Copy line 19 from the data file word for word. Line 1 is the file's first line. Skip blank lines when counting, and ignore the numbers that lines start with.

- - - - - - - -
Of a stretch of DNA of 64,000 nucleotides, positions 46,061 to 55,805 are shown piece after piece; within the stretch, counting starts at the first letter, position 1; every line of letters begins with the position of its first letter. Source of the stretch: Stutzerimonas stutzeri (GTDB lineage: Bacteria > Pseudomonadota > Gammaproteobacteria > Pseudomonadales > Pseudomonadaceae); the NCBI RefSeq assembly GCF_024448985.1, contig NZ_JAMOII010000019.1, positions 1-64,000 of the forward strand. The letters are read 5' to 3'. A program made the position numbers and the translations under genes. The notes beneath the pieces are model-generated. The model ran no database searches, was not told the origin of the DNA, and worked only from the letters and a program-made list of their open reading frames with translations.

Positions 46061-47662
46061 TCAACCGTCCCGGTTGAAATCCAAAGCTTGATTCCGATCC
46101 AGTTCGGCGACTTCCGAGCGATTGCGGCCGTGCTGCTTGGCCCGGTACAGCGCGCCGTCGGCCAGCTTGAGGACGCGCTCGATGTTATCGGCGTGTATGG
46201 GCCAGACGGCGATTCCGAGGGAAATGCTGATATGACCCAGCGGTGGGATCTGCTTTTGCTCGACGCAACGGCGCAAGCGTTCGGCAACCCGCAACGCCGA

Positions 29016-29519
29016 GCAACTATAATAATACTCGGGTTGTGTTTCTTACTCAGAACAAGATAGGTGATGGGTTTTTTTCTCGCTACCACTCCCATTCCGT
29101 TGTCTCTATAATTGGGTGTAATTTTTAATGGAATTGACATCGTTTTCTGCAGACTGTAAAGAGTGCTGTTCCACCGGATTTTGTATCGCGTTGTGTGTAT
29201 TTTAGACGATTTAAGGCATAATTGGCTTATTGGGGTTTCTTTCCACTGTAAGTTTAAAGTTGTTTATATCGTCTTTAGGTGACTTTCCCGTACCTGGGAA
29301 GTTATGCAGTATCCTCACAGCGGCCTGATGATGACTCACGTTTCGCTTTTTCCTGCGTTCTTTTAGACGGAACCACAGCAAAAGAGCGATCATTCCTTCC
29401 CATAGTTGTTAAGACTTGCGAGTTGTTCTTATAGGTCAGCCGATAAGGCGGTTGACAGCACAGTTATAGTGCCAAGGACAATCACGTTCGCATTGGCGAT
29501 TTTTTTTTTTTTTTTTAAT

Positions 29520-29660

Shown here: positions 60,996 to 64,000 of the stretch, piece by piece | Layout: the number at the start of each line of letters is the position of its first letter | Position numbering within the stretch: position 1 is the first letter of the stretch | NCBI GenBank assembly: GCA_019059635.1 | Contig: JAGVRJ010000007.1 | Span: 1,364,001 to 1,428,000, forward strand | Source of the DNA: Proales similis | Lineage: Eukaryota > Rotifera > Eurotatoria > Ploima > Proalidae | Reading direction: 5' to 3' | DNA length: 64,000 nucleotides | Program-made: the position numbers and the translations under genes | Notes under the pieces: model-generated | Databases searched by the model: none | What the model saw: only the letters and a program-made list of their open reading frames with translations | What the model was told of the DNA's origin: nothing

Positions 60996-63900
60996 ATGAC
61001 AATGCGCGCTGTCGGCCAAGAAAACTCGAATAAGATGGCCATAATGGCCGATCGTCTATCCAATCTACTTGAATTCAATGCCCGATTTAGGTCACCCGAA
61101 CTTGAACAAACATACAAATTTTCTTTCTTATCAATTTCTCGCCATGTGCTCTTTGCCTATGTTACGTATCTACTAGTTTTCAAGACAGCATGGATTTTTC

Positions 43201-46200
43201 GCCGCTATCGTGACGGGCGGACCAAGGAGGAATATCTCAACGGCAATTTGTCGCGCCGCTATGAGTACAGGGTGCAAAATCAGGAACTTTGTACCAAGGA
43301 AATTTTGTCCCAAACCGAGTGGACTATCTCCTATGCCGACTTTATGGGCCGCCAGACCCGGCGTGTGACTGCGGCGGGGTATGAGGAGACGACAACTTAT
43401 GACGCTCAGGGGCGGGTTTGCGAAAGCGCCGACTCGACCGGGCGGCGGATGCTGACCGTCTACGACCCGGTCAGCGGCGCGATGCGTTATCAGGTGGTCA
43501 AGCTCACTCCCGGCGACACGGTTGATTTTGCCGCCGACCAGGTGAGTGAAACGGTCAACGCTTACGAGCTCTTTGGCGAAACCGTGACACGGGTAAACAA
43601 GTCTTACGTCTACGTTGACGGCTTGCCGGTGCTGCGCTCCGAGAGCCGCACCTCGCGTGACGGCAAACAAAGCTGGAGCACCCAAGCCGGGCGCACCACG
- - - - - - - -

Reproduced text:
Positions 43201-46200